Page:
We tried our hand at fly fishing (it's quite a challenge!), ziplined over the river and through the trees, took a hayride to a riverside BBQ at the family-owned 320 Guest Ranch, went into town to enjoy live music at Big Sky's Town Center (there's a farmer's market and music there on Wednesday nights June-September) and generally gawped at the scenery everywhere we went.
Big Sky is just an incredibly beautiful place — everywhere my camera pointed, beauty was easily found. I can only imagine what it's like during the winter season with all the mountains covered in snow, but in the late summer, the cool nights and warm days made for a perfect getaway, which is the reason the area is getting well-known for its summer activities as well.
And because it's located just 50 miles from Yellowstone National Park's West Gate, Big Sky is becoming a place that plenty of people prefer to stay when they are going to visit the park since you get the ranch and Montana lifestyle, and uncrowded, mellower feel of both Big Sky and Yellowstone.
Yellowstone National Park is one many people's "must see" list and it deserves its place there. Because it's not just one thing. It's not just Old Faithful geyser, or wildlife or dramatic waterfalls or incredible geology or strange moonscapes or paintable vistas; it's all of those things. Coming in through the West gate, you end up driving along the edge of an ancient caldera (volcano) and wending along a river, we saw elk within 10 minutes of entering the park.
Yes, this bison is sticking its tongue out at the photographer (that would be me). The huge beasts roam Yellowstone, stopping traffic with abandon, and seemingly posing for plenty of clicking cameras. (Photo: Starre Vartan)
And of course the bison are everywhere — grazing picturesquely in meadows, and causing traffic jams every which way, since they rule the park (and they seem to know it). Hiking down to check out the lower falls of the Yellowstone River, we saw the diminutive yellow-bellied marmot, and passing some steep, rocky mountainsides, saw bighorn sheep making their way through the wilderness. We were only in the park for about 7 hours, and there was no shortage of wildlife.
Yellowstone isn't just remarkable for the quantity and diversity of its beauty; it is, as the park service describes, "...the core of one of the last, nearly intact ecosystems in the Earth's temperate zone." Founded in 1872, Yellowstone is the United States' first national park.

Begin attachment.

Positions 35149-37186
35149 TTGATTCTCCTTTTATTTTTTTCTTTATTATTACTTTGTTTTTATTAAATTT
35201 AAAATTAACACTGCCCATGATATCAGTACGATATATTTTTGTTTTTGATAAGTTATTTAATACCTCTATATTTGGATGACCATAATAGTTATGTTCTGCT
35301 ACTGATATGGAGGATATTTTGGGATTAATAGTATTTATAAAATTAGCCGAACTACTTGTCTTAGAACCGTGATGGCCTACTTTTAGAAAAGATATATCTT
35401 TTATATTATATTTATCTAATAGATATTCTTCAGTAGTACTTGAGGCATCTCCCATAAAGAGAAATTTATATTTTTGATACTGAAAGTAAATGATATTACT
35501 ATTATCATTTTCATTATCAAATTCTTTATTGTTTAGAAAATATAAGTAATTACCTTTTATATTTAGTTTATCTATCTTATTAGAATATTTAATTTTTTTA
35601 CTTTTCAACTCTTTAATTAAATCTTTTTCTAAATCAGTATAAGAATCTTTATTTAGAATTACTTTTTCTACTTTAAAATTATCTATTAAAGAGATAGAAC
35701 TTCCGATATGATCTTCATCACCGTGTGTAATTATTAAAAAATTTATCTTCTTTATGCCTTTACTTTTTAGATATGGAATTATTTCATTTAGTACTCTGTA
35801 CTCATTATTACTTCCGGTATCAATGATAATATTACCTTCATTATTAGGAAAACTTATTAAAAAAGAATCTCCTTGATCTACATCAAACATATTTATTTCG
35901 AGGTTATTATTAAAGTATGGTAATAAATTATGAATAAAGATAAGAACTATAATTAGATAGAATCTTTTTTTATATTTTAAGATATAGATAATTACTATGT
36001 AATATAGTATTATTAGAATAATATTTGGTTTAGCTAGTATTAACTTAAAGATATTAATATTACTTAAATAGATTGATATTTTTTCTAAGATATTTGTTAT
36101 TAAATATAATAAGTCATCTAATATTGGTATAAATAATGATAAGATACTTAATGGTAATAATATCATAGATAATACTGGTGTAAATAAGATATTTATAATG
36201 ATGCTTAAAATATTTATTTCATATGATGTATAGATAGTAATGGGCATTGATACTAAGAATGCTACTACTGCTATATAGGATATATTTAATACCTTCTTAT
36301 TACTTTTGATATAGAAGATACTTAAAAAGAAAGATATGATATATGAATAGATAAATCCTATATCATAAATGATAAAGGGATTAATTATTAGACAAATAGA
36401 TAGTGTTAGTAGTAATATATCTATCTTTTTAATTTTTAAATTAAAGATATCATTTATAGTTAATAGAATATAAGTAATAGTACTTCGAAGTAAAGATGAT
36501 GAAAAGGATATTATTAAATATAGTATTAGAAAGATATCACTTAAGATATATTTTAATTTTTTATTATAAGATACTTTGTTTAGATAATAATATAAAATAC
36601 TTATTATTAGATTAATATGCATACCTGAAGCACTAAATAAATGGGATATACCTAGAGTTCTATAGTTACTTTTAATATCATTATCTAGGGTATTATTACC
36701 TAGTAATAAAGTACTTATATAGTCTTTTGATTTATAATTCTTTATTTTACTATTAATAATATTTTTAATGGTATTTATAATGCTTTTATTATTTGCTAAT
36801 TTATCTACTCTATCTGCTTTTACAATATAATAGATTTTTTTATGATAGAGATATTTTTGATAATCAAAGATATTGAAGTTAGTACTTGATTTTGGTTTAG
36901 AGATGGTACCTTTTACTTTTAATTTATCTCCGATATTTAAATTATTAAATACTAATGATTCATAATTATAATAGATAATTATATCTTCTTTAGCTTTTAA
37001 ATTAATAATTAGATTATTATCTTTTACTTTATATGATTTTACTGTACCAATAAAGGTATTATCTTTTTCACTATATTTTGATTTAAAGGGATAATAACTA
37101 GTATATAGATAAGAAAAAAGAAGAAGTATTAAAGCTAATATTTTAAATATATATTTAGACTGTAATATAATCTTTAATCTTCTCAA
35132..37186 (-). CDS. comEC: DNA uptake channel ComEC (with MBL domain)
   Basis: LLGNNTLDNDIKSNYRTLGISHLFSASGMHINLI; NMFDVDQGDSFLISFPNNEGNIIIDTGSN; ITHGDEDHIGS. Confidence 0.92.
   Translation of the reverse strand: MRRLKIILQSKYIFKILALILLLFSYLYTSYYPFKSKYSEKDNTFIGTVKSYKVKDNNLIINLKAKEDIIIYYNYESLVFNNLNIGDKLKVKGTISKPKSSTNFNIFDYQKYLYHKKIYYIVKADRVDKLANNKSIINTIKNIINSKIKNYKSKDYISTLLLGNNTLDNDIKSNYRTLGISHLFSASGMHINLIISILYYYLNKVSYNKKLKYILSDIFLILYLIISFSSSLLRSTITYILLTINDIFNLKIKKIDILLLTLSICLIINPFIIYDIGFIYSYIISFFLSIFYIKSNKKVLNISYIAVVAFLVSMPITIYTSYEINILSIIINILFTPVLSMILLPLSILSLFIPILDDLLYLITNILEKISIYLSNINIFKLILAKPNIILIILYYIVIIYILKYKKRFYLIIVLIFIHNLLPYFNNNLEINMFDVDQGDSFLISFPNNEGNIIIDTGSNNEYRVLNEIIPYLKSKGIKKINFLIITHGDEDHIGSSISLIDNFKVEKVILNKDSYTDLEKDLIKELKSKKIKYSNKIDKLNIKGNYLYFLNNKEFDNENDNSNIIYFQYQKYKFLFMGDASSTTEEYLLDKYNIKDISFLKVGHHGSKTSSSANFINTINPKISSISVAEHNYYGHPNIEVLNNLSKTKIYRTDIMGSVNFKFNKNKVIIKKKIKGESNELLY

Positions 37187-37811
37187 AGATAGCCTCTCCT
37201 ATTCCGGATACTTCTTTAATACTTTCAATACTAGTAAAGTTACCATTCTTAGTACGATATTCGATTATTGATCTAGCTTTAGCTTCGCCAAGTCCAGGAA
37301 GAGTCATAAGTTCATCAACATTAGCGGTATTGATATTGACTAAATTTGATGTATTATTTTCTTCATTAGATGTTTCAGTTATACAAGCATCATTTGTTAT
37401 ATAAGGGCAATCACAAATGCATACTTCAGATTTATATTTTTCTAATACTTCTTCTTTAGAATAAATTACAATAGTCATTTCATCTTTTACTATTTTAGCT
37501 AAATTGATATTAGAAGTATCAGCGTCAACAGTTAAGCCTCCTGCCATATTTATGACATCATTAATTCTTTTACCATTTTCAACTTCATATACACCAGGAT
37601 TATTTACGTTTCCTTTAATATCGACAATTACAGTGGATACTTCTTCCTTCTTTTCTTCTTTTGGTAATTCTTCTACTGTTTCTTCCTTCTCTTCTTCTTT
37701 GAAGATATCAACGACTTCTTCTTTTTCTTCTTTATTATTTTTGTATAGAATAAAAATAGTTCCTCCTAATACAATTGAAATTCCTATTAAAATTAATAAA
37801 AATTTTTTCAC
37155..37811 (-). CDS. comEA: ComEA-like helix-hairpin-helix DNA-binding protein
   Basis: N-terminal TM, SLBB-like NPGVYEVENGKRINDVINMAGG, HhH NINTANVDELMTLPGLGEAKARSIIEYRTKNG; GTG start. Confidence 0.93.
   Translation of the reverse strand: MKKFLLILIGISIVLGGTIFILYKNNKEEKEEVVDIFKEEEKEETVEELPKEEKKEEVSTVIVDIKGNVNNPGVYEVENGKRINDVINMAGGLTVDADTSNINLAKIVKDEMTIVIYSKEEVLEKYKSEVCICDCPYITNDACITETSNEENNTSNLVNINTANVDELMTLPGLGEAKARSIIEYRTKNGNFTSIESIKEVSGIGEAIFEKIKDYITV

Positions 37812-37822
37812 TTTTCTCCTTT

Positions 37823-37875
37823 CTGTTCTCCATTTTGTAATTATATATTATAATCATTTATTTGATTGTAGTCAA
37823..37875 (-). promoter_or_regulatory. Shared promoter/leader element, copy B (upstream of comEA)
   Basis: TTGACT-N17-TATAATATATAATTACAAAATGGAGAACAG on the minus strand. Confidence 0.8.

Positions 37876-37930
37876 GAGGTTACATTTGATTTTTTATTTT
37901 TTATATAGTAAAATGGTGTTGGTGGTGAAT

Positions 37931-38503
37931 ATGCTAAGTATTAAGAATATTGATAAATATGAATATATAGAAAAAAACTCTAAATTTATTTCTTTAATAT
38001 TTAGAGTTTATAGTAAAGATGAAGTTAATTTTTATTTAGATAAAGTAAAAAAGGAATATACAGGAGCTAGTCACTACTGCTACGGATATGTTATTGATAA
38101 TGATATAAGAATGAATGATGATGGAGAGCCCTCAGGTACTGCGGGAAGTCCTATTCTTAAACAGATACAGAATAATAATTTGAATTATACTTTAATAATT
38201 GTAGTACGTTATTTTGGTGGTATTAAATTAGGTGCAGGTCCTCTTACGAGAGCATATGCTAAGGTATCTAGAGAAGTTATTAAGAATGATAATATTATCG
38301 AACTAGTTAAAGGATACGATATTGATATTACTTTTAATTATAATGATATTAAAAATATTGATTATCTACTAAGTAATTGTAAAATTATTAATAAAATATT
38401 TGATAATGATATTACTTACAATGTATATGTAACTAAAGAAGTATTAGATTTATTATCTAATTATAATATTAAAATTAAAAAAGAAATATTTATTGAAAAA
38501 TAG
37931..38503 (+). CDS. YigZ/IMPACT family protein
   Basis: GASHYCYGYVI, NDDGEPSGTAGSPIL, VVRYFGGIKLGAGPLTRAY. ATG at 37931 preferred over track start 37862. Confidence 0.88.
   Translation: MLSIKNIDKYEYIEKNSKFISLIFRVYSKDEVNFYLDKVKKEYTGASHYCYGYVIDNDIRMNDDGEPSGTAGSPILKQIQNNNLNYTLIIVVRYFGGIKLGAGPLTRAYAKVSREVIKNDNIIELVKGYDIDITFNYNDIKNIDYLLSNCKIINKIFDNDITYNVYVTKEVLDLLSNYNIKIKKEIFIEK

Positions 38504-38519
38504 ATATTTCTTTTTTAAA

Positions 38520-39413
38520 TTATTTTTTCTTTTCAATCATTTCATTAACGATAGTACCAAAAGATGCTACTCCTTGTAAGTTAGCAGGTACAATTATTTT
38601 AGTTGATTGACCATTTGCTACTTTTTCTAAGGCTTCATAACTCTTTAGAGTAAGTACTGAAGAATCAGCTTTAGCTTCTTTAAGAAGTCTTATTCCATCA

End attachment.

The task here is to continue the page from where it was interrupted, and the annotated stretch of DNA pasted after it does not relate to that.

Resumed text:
Grand Prismatic Springs was a stop I missed during my last trip to Yellowstone, and when I finally saw it this time, I just couldn't get enough of its steam and colors (it's blue in the middle and works its way out in rainbow-color progression). It's the park's largest hot spring, the largest in the U.S. and the third largest in the world.
Tourists at Grand Prismatic Spring, Yellowstone, August 28, which reminded me of the John Muir quote: "This grand show is eternal. It is always sunrise somewhere; the dew is never all dried at once; a shower is forever falling; vapor ever rising. Eternal sunrise, eternal sunset, eternal dawn and gloaming, on seas and continents and islands, each in its turn, as the round earth rolls." (Photo: Starre Vartan)
There is a geyser within the spring, and it's huge! It takes a good 30 minutes to walk up to and around what is a boiling, bubbling lake. Its intense coloration is due to bacteria that live on the edges of the steamy water. The middle is so hot (160 degrees Fahrenheit) that nothing can live there, so it is blue, but greens, oranges and reds predominate around the outside edges.
All of the images above were taken in just a leisurely day in Yellowstone, and there's obviously plenty more to discover — the park is huge! Especially if you hire a guide (which leaves you free to look and take pictures and just marvel), you can see lots of the park in a day and head back to Big Sky for the night — which is exactly what we did — for a pretty over-the-top amazing dinner at Buck's T-4 (I recommend the local Montana whiskey flight, which is really the only sensible drink after experiencing a day at Yellowstone).
Yes, I drove home, too, and on my way out of Montana and into Idaho, I had the ultimate goodbye (for now) from a herd of cattle being moved from one pasture to the next by genuine cowboys (and a cowgirl; she was actually leading the charge, and I wasn't fast enough to get her on film). This really shouldn't be "fly-over country." It certainly isn't for me.